In just three seasons, Donald has solidified himself as one of the best, if not the best, defensive lineman in the NFL. He has racked up 28 sacks in three years, with at least eight in each season, and led all interior defenders with 82 total pressures in 2016 (tied for third overall in the league). Donald is obviously a dominant force as a pass-rusher, but he also performed well against the run last year. He had 30 defensive stops on 276 run snaps, producing a run stop on 10.9 percent of his run plays, with both numbers ranking fifth among players at his position. Donald’s accolades from last season include a trip to the Pro Bowl, first-team All-Pro nomination, PFF’s Defensive Player of the Year award, PFF’s Best Pass-Rusher award, and the No. 1 ranking on PFF’s top 50 players of the 2017 season. The Rams will need to pony up some big money if they want their best player back on the field soon.

Credit: Harry How/Getty Images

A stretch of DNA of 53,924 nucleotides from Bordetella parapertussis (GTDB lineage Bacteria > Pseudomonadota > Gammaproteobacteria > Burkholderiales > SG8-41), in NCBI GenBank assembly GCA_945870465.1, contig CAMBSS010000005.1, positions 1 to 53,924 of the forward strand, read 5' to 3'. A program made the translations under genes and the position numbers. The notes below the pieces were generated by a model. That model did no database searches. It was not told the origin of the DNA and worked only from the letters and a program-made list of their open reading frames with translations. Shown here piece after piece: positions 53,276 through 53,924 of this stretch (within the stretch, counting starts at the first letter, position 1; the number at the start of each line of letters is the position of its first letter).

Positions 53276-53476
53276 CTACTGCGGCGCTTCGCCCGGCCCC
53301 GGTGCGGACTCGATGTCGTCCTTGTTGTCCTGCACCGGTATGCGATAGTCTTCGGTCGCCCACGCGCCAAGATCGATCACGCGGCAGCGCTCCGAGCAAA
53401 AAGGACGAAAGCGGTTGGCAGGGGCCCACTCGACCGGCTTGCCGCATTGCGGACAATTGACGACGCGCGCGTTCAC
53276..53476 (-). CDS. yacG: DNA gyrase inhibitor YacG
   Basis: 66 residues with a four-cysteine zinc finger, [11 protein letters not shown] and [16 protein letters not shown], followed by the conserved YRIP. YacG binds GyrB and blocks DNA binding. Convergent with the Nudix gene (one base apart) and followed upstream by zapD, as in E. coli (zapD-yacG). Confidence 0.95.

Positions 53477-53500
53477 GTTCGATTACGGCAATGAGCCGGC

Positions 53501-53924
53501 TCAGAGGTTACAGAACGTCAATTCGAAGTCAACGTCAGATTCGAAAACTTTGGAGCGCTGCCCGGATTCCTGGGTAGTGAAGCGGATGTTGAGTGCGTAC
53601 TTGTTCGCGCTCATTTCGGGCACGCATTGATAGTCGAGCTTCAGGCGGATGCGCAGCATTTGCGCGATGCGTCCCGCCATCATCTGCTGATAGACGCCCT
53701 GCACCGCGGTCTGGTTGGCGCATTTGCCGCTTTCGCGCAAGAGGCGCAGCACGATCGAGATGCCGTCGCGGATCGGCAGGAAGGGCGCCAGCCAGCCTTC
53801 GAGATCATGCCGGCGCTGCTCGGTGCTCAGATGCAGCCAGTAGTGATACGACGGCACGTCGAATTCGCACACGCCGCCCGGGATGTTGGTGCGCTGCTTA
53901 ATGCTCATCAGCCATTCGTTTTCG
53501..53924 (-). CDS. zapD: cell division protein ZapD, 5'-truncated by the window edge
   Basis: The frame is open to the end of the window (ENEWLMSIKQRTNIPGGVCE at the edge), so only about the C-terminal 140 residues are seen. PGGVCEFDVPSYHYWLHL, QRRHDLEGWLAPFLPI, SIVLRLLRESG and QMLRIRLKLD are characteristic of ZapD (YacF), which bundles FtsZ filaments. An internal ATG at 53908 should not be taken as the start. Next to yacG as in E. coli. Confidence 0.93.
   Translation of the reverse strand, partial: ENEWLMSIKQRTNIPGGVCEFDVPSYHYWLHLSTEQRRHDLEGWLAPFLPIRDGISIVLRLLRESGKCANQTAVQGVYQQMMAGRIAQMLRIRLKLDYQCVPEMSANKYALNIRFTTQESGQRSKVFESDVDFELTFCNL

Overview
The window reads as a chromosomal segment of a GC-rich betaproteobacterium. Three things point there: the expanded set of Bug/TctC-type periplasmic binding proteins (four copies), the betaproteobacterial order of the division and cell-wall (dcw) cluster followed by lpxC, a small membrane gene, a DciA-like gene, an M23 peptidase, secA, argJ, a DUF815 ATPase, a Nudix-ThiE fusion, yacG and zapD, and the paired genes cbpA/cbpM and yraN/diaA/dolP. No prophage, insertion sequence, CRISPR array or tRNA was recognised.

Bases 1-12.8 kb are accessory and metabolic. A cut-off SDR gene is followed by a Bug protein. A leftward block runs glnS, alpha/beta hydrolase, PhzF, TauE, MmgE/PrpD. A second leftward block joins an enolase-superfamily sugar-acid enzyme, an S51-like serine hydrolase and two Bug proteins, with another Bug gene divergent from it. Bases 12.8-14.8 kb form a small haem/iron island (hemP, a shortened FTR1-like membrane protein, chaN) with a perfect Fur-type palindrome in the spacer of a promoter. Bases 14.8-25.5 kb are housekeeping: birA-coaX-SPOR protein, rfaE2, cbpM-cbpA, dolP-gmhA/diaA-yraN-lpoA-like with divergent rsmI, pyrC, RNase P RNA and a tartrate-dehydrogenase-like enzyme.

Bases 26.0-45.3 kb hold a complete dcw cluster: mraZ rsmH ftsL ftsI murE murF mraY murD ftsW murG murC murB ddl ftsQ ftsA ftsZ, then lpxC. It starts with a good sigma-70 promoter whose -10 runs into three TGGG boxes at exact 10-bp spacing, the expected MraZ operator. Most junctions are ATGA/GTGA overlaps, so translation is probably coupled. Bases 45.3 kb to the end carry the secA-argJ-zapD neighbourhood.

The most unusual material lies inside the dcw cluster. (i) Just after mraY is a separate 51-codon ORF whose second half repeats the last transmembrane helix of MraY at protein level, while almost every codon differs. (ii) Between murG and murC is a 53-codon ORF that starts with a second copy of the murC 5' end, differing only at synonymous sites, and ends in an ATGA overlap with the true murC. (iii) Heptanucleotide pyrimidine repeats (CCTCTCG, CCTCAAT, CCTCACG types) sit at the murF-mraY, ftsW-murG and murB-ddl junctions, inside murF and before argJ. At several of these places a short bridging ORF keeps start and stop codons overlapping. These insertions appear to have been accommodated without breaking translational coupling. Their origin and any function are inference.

DE: Cliff Avril, Seattle Seahakws

Avril lines up opposite Bennett to form one of the league’s top defensive end combinations. While Bennett made his mark in the run game, Avril did his damage with his pass-rushing. The 6-foot-3 edge defender accumulated 11.5 sacks and five forced fumbles to go along with his 39 combined tackles and three passes defended. Avril added 14 hits and 39 hurries, all while having an 82 percent run-stop rate. The veteran has also been incredibly durable since joining the Seahawks in 2013. In the last four seasons, Avril has missed just one of Seattle’s regular season games, and has picked up 33.5 sacks along the way. Seattle has one of the best defenses in the league, as seen by the team making up most of the All-NFC West Defense. Avril has been a big part of the unit’s success over the last few years.